The merchant discount rate (MDR) for QR-based card transactions has also been fixed at no more than 0.5%, going up to Rs 150 per transaction.
The National Payments Corporation of India (NPCI) has lowered the ceiling on fees that merchants must pay banks for accepting digital payments involving amounts higher than Rs 2,000. Merchants will now have to shell out up to 0.6% for each debit card transaction with the maximum fee being capped at Rs 150. At present, this is capped at 0.90% for transactions above Rs 2,000, with a ceiling of Rs 1,000 per transaction. The merchant discount rate (MDR) for QR-based card transactions has also been fixed at no more than 0.5%, going up to Rs 150 per transaction.
The objective is to boost the government’s cashless agenda. A recent study showed that banks are faithfully executing the government’s cashless agenda but there’s little buy-in from merchants. Fewer than half the vendors acquired by banks have gone cashless.
The new rates may not help too much. Reluctant to leave a trail for the taxman, merchants, especially smaller shops, are not easily persuaded to transact digitally. Also, given that a large number of consumers are still more comfortable paying by cash, merchants, most of them offline brick-and-mortar stores, have little motive to use digital options regularly to accept consumer payments.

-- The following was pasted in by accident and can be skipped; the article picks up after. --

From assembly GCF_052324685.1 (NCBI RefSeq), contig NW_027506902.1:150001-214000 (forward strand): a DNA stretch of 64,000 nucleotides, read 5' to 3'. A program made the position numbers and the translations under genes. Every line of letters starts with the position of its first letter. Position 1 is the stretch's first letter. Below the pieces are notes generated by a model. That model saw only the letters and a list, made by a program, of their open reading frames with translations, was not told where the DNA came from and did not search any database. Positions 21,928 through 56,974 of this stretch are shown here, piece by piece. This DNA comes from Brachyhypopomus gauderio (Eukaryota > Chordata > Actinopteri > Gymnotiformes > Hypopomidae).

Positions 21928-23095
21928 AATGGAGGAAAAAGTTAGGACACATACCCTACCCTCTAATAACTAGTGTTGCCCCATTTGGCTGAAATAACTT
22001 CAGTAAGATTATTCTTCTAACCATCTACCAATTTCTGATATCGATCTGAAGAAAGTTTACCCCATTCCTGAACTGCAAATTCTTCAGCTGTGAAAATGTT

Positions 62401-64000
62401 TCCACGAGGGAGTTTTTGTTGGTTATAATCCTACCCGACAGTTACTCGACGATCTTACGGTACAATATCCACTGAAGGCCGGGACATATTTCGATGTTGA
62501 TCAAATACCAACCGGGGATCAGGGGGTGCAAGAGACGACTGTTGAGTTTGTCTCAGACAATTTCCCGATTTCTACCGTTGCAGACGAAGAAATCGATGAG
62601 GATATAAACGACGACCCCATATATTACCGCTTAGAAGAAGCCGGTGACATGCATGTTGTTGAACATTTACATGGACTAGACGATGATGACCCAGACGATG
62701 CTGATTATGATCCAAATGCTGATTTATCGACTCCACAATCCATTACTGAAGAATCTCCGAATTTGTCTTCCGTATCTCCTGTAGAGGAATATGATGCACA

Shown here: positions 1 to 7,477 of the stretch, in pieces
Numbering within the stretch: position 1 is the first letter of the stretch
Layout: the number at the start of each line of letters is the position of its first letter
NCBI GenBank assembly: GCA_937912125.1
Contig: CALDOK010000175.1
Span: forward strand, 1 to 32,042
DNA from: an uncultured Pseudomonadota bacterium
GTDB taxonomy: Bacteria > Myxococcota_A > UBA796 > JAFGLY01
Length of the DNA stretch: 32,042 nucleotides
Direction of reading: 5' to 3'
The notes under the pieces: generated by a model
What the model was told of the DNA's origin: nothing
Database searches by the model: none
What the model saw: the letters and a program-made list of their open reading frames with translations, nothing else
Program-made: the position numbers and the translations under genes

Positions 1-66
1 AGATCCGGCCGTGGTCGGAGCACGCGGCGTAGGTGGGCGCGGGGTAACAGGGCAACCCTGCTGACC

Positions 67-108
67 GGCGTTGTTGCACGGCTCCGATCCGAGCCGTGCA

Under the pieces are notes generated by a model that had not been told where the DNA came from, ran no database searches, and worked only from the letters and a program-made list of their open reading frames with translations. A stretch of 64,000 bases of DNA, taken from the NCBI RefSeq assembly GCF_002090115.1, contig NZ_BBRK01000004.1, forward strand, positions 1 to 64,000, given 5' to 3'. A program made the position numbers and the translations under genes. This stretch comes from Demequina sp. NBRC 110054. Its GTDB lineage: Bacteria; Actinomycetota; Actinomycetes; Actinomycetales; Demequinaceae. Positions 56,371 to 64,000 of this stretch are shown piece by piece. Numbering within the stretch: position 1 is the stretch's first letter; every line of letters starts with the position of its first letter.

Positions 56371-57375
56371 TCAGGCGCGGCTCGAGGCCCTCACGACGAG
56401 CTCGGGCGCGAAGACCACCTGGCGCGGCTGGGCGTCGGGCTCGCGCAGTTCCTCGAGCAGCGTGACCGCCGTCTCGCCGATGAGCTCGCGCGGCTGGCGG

The new rates will become effective on October 20. The government’s scheme waiving MDR for all merchant digital transactions of up to Rs 2,000 and reimbursing banks for the same ends in January 2020.
Banks don’t make money in the acceptance business and taking away the sliver of cover they earn from MDR could hamper investments in merchant acquisition. Parag Rao, country head (card payment products, merchant acquiring services), HDFC Bank, had recently told FE that the merchant economy is in a place where some say MDR charges are too high. “We have mixed views on that. We do understand that for small merchants it could be an entry barrier. But in my opinion, large merchants should be able to bear a 1% or 1.5% charge,” Rao had said.
In a statement, NPCI said that the reduction in MDR is aimed at creating a cost-effective value proposition for all stakeholders in the payments ecosystem, thereby increasing merchant acceptance footprint across the country. It will support merchants to accept high-value digital payments from 830 million debit cards. Dilip Asbe, MD and CEO, NPCI, said, “With the reduction and capping of MDR, merchants will now be encouraged to accept debit cards, which up till now they were averse due to higher MDR structure.”
Last month, NPCI had also announced a reduction in MDR for transactions made through the Unified Payments Interface (UPI) channel. MDR is a fee paid by merchants to banks for offering them infrastructure to accept digital payments. The amount is then split between the bank that offered the acceptance device (acquirer), the bank whose customer made the payment (issuer) and fintechs or card networks who facilitated the transaction. The Union Budget for 2019-20 proposed to do away with MDR altogether in a bid to push the usage of digital means to accept payments. However, both banks and fintechs engaged in the payments business have been unhappy with the proposal.
FE had earlier reported that while fintechs demand a rollback of the proposal, banks are planning to ask for a detailed framework to implement the same. A flat rate for merchants of all sizes, reimbursement for merchant discount rate (MDR) revenue forgone and a tax rebate for cashless transactions may be recommended as features for such a framework.